You know when you’re at a wedding, and you are asked to write advice on how to make a marriage last? Probably 97% of the answers are communication and compromise, and the other 3% is profanity from Uncle Bob that we would rather to not hear from. So, if communication and compromise is part of a marriage it is also a part of parenting. Everyone was raised differently and everyone has their idea of what a parent should do and be, but sometimes, your spouse and/or loved one might not agree with your parenting style. It’s often times that parents want to maintain a unified front but what happens when one partner disagrees with the other? How does the family work around this? The one thing that I could think of is simply remembering that you are now a team.
Take a second to see their side. Why do they feel the way they do? Has something happened in their past that leads them to believe that their way is better or more efficient? This conversation and certain styles of parenting should be discussed prior to the child’s arrival so when the child is in the picture both parents have a decent grasp on how they want to parent, together.
Know your spouses family history:
With this understand comes knowledge of your spouse’s family history. Why does your spouse think the way they do? Is there a reason why certain circumstances are such a hot topic? Why do they feel so strongly about a specific style of parenting or rules? It’s best to be considerate and understanding of why your spouse thinks a certain way. Just because they believe something should be different doesn’t necessarily mean they are right, but it may not mean that they are wrong either. If you have a clear understanding of how they were raised and knowledge of their family history that may make you understand their need to parent a certain way.
Sometimes it doesn’t matter if you completely agree or not. If you can see the reason for the other parents making a certain rule or acting a certain way, back them up. You are a team after all. If one parent is disciplining a child and the other walks in mid conversation, the late arrival should back up the parent that has been there the whole time. This will allow the child to see what you stick together. If you completely disagree with what is happening, let the discussion come to completion and then speak to your partner when there is not a little one overhearing. It’s important to listen to what they are saying and why they choose to say what they did. If it is something you do not agree with make suggestions and if another instance occurs combine the ideas into one that makes the two of you happy.
Don’t argue with an audience:
It’s perfectly fine to have different thoughts and often these expressive times may turn into a loud altercation. It’s important to not argue loudly in any case, but most important is to not argue in front of your children. Your child is always looking at you, watching, and mimicking how to act, if they see you arguing and being confrontational they may just be that way as well. Arguing in front of the child also allows weakness and domination to be shown. This argument shows that one parent is more dominant than the other, even if that is the case, the child should not believe that. We want our children to believe that the adult are equal therefore when a parent determines something is the rule in the house, they are not undermined by the child.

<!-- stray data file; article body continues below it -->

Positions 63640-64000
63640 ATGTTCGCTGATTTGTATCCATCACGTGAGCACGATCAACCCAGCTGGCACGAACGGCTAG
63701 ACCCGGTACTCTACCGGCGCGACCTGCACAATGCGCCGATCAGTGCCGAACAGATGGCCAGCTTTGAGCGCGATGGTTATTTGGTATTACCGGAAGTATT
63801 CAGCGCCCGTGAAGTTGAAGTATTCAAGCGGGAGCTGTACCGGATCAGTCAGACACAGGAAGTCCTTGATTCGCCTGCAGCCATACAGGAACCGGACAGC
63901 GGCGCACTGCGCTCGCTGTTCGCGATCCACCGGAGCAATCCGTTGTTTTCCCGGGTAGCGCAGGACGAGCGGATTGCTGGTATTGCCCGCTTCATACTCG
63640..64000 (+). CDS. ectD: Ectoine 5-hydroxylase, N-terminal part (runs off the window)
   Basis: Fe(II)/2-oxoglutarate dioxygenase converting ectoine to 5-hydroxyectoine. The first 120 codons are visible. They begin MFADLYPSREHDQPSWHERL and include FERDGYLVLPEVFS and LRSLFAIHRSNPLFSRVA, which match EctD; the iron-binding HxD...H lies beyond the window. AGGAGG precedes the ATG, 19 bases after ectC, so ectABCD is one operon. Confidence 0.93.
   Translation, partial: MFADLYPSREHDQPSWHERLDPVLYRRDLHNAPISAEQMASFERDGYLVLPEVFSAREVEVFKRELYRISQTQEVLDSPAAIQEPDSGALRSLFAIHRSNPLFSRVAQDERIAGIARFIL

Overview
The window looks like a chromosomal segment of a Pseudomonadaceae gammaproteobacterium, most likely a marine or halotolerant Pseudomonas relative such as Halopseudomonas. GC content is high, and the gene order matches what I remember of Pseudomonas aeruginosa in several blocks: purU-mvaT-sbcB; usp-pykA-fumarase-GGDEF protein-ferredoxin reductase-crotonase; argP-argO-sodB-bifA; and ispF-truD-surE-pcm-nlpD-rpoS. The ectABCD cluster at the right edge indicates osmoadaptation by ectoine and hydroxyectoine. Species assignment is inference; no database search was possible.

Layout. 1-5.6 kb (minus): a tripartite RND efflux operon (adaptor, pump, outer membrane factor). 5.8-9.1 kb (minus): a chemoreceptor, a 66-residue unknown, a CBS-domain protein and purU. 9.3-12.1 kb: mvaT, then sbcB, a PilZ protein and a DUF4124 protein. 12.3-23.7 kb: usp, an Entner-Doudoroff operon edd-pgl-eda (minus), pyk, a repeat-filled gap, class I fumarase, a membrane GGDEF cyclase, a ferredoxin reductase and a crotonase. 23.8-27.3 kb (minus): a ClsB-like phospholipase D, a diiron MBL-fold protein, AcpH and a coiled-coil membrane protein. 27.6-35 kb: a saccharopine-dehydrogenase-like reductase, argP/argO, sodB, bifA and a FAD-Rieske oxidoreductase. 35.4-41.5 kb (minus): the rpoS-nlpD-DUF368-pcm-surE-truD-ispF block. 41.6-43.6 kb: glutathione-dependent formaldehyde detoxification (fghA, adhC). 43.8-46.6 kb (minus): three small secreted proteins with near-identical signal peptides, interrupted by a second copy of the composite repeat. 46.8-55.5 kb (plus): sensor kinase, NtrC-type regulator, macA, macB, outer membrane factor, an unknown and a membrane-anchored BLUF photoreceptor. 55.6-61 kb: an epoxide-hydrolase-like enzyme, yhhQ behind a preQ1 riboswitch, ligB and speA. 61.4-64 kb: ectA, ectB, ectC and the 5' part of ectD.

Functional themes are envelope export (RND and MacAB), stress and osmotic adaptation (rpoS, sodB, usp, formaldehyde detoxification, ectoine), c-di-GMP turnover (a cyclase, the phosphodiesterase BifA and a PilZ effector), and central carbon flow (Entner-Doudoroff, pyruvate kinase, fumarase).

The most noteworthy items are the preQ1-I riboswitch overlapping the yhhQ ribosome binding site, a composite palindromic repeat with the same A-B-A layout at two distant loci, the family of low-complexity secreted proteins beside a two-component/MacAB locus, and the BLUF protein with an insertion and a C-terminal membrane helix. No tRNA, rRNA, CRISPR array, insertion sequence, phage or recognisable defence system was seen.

Take a time out:
Times outs are no longer just for children. Timeouts can often be used as a cool down method when an argument has become more heated than expected. Time outs can also allow you to take in all the information that you and your partner have exchanged. This will give you the necessary time or opportunity for you to understand where your partner is coming from. Coming back into a discussion instead of an argument is a great thing, try to be level headed and calm throughout the remainder and make it a conversations rather than an argument.
Professional help is always an option:
Seeking professional help is not considered a failure at any rate. Professionals are there to guide you and assist. Having professional help could mean having someone discuss your questions and concerns, they could help your partner, assist you two as a couple, or they could lend a helping hand in guiding your child in the right direction. Many people seem a little timid when mentioning professional help, but knowing that it is always an option should put your mind to ease. If other people didn’t have the same issues, there would be no need for professionals. Keep that in mind, you’re never alone.
Arrive at the same place:
Ultimately as a couple you want to parent the same way. Give and take with a little comprises and communication can go a long way. After many discussions and maybe a few heated arguments here and there, it’s best that you arrive on the same parenting style. There are times when one parent is more authoritative or more passive, but its best to have a common goal and understanding as to what you both believe is the best way to raise this little creation that is part of both of you.